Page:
Carmakers roll out diesel sedans
For the first eight months of the year, a total of 103,417 imported vehicles were sold, up 23.7 percent from a year ago according to the Korea Automobile Importers and Distributors Association.
Experts point out that one of the factors behind rising imported car sales is the popularity of diesel models with cost-conscious consumers.
Diesel vehicles accounted for 60.8 percent of total imported car sales, or 62,851 units, this year. The figure is 52.5 percent higher than a year ago.
Previously, Korean automakers offered diesel engines in sport utility vehicles and some hatchbacks.
Hyundai Motor, the nation’s largest automaker, released a face-lifted version of the popular compact New Avante (known as Elantra overseas) last month that included a diesel version for the first time since 2010.
The company said it focused on reducing the noise of diesels by incorporating more sound-absorbing materials and covers.
“The popularity of diesel sedans has been notable these days, and to actively cope with the changing market we released Avante Diesel,” Kim Sang-dae, director of marketing strategy at Hyundai Motor, said during a test drive event last month.
Joining Hyundai is GM Korea, the third largest automaker. On Monday, the company introduced the Chevrolet Cruze LT+, an entry trim for its Cruze diesel compact sedan that has been sold here since 2009.
Despite having nearly the same features as the Cruze LTZ+, the price of the Cruze LT+ is 21.9 million won ($20,190), which is 1.2 million won lower than the Cruze LTZ+.
“Compared with gasoline engines, diesels have high fuel economy and powerful torque,” said Cho Inn-sang, director of product marketing at GM Korea. “The Cruze Diesel will expand consumer choice in diesel sedans, which has been limited to import cars.”
Korean diesel cars started to show up from 2005 when Hyundai and Kia released compact and midsize sedans. With the debut of the Pride Diesel in May 2005, Avante XD, Verna, Lotze, and even Sonata, came out with diesel models. However, sales of diesel sedans slumped in the mid-2000s and disappeared from the local market in 2008 when production was discontinued.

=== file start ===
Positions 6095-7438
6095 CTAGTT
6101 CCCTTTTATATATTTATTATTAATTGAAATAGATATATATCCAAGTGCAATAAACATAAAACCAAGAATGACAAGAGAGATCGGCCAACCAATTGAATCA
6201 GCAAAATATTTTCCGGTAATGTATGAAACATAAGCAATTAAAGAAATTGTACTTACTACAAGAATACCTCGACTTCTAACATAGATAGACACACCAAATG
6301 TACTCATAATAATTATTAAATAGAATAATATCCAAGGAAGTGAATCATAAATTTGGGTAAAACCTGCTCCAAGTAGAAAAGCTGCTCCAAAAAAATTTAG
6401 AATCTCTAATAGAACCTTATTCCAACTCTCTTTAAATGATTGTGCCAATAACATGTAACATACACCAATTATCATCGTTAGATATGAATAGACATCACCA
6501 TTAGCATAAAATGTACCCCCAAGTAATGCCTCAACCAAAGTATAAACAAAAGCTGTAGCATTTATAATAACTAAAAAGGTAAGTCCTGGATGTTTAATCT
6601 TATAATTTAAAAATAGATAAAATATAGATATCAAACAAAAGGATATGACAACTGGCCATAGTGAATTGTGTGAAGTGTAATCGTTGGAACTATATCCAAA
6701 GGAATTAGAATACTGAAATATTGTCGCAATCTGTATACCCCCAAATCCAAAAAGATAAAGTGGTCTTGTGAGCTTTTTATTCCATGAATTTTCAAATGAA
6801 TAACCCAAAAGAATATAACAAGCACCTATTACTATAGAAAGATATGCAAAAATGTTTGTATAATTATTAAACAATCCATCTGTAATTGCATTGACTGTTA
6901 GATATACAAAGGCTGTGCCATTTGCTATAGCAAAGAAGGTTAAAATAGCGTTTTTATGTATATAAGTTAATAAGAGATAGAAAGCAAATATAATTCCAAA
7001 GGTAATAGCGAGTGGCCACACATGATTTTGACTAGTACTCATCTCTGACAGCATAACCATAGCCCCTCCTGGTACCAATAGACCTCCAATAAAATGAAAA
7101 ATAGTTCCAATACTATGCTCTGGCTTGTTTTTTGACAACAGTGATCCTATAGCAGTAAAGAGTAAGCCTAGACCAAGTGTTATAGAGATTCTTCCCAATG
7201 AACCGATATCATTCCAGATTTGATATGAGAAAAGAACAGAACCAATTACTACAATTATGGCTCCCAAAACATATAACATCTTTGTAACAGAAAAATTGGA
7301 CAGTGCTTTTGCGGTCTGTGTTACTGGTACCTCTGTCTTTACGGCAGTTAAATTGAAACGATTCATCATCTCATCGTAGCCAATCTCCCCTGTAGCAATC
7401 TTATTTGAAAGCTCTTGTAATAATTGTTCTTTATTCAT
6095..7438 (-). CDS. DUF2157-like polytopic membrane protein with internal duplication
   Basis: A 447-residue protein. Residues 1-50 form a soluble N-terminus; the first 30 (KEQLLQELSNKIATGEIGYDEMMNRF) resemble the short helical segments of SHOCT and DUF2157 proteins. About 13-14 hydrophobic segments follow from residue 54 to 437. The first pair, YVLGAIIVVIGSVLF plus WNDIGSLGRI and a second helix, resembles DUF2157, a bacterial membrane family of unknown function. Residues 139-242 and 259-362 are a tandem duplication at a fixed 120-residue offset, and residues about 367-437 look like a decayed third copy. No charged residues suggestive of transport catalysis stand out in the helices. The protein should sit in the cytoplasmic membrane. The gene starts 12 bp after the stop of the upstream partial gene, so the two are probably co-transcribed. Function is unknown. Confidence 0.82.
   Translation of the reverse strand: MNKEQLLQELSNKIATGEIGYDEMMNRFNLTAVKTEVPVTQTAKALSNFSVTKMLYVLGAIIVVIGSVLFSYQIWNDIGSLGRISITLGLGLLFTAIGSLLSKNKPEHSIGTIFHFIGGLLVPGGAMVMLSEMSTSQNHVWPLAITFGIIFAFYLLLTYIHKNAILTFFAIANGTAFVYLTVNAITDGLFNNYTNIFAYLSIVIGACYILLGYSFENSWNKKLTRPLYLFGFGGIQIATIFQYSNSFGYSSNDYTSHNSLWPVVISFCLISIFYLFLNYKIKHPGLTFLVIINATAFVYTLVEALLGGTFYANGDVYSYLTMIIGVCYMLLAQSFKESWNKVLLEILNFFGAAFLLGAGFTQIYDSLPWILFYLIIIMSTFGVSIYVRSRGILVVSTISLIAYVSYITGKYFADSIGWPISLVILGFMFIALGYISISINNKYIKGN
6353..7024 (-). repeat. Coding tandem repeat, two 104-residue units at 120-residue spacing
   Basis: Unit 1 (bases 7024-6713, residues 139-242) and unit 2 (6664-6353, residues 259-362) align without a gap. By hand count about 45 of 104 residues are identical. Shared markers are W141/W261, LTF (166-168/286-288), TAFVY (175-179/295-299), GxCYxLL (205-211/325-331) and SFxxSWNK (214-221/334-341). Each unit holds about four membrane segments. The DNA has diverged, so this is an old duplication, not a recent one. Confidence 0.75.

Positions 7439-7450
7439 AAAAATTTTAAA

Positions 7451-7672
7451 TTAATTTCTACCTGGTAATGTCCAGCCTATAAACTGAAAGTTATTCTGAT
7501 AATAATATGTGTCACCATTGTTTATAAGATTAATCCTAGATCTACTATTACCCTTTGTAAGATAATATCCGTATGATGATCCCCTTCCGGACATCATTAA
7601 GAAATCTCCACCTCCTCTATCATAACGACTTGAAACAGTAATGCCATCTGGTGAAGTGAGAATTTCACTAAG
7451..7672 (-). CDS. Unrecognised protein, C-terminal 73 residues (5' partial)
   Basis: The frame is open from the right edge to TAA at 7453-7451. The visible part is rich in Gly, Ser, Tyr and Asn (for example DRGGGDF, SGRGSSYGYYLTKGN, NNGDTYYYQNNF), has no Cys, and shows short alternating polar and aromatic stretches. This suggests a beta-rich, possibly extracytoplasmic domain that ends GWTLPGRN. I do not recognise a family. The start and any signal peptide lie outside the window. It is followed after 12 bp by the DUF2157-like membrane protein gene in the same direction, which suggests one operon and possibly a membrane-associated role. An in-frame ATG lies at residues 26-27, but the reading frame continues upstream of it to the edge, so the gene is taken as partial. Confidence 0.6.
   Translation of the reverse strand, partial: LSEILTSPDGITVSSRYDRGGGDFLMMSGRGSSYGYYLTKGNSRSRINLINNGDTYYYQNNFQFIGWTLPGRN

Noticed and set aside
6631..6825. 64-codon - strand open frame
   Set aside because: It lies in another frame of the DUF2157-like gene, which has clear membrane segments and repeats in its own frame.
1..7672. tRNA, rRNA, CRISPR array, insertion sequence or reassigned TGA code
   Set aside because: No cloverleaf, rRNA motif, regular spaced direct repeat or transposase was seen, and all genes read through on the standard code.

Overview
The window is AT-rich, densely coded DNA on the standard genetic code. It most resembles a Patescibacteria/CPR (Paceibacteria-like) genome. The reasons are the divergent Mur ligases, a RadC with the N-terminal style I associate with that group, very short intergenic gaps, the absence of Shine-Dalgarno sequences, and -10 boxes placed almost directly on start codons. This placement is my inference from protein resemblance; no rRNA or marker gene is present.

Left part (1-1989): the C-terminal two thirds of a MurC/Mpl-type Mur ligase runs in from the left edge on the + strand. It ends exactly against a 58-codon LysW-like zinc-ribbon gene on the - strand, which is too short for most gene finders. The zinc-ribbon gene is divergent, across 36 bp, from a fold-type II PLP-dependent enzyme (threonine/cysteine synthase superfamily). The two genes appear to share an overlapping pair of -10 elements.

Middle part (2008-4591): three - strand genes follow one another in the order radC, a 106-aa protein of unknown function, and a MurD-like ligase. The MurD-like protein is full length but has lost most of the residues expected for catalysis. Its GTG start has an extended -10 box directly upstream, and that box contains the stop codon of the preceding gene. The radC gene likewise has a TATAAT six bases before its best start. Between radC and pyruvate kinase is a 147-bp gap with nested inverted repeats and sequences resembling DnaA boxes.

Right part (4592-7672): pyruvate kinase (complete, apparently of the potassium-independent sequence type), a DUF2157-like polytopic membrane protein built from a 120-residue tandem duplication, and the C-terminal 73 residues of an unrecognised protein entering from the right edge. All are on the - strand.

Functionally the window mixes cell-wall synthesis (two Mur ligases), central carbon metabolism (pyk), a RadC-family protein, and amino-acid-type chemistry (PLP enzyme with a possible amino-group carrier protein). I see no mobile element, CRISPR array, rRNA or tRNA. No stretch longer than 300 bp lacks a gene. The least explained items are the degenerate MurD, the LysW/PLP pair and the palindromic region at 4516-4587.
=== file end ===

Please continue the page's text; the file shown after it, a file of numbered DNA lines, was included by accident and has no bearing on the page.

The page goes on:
But in recent years, with rising gas prices and enhanced technology that made diesel engines smoother and quieter, diesels have been making a comeback. For the first half of this year, Hyundai’s diesel i30 and i40 hatchback sales represented 56.6 percent and 77.5 percent of their total sales, respectively. With the latest Avante Diesel and Cruze LT+, local automakers are signaling that there are more diesel sedans to come.
Kia, the nation’s second-largest automaker under Hyundai Motor Group, is set to a release a diesel-fueled K3 compact this year. Hyundai is also considering selling a Grandeur with a 2.2-liter (0.6-gallon) diesel engine and developing a diesel version of its Genesis luxury sedan to compete with imports like the BMW 520d, the country’s best-selling foreign brand.
GM Korea is preparing a diesel-fueled Malibu, with industry sources indicating that the midsize sedan with its 2-liter turbo engine will be produced starting next March at the company’s Bupyeong plant in Incheon. Ssangyong Motor, which specializes in making diesel SUVs, is also reported to be considering a diesel sedan.
However, experts said releasing diesel sedans don’t guarantee success given that local models are not as economical as foreign cars.
According to Hyundai, the Avante Diesel with a 1.6-liter engine gets 16.2 kilometers (10 miles) per liter with an automatic transmission and 18.5 kilometers per liter with a manual. The Cruze Diesel LT+, which has 2-liter engine, gets 13.8 kilometers per liter.
The Volkswagen Golf with a 1.6-liter engine uses 18.9 kilometers per liter and the 2-liter BMW 1 Series uses 18.7 kilometers per liter.
One advantage that local diesel cars have is price, although foreign auto brands are chipping away at the cost of their vehicles with aggressive marketing promotions.
Currently, the price of local diesel cars is 17 million won to 23 million won, while compact foreign-made diesel cars are around the 30 million won mark.
“It is true that Hyundai and Kia have made progress on diesel technology, but it is still tough to challenge European automakers, which have a long history of manufacturing diesels,” said Kim Pil-soo, an automotive study professor at Daelim University College. “The brand value also is important and we have to see how much local automakers can narrow that gap with their upcoming diesel models.”
BY JOO KYUNG-DON [firstname.lastname@example.org]